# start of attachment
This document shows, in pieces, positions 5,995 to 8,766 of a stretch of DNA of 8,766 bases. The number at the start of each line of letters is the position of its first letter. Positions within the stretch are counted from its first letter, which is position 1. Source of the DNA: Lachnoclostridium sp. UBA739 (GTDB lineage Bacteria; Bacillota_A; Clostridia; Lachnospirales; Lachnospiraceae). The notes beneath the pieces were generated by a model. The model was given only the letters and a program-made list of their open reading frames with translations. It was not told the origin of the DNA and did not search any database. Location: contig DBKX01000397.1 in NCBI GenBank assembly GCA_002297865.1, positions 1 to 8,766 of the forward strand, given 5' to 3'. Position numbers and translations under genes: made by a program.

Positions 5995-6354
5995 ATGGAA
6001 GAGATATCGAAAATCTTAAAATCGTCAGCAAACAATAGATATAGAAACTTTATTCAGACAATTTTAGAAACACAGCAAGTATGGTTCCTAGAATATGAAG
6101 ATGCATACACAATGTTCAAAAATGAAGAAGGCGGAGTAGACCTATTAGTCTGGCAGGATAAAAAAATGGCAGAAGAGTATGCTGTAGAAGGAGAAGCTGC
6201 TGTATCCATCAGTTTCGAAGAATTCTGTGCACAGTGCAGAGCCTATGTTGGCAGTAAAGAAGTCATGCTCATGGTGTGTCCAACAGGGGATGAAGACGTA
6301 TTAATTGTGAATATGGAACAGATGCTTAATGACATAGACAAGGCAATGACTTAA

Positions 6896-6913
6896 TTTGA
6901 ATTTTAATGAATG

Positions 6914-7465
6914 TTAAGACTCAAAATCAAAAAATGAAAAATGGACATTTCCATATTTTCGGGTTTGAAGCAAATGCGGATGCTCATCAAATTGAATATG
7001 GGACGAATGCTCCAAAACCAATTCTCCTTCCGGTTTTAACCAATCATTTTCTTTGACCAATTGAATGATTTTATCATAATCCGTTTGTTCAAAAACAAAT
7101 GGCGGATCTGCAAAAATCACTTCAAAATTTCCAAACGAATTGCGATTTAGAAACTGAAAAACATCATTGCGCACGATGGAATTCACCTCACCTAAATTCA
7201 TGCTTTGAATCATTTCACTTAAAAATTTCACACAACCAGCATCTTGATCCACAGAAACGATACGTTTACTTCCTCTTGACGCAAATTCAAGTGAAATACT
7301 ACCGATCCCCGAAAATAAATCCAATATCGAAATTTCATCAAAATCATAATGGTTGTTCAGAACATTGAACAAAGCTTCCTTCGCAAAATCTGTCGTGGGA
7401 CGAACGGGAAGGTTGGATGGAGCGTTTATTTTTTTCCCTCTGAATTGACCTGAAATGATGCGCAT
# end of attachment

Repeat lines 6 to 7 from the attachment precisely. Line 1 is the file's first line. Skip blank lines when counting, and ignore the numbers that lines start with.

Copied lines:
6201 TGTATCCATCAGTTTCGAAGAATTCTGTGCACAGTGCAGAGCCTATGTTGGCAGTAAAGAAGTCATGCTCATGGTGTGTCCAACAGGGGATGAAGACGTA
6301 TTAATTGTGAATATGGAACAGATGCTTAATGACATAGACAAGGCAATGACTTAA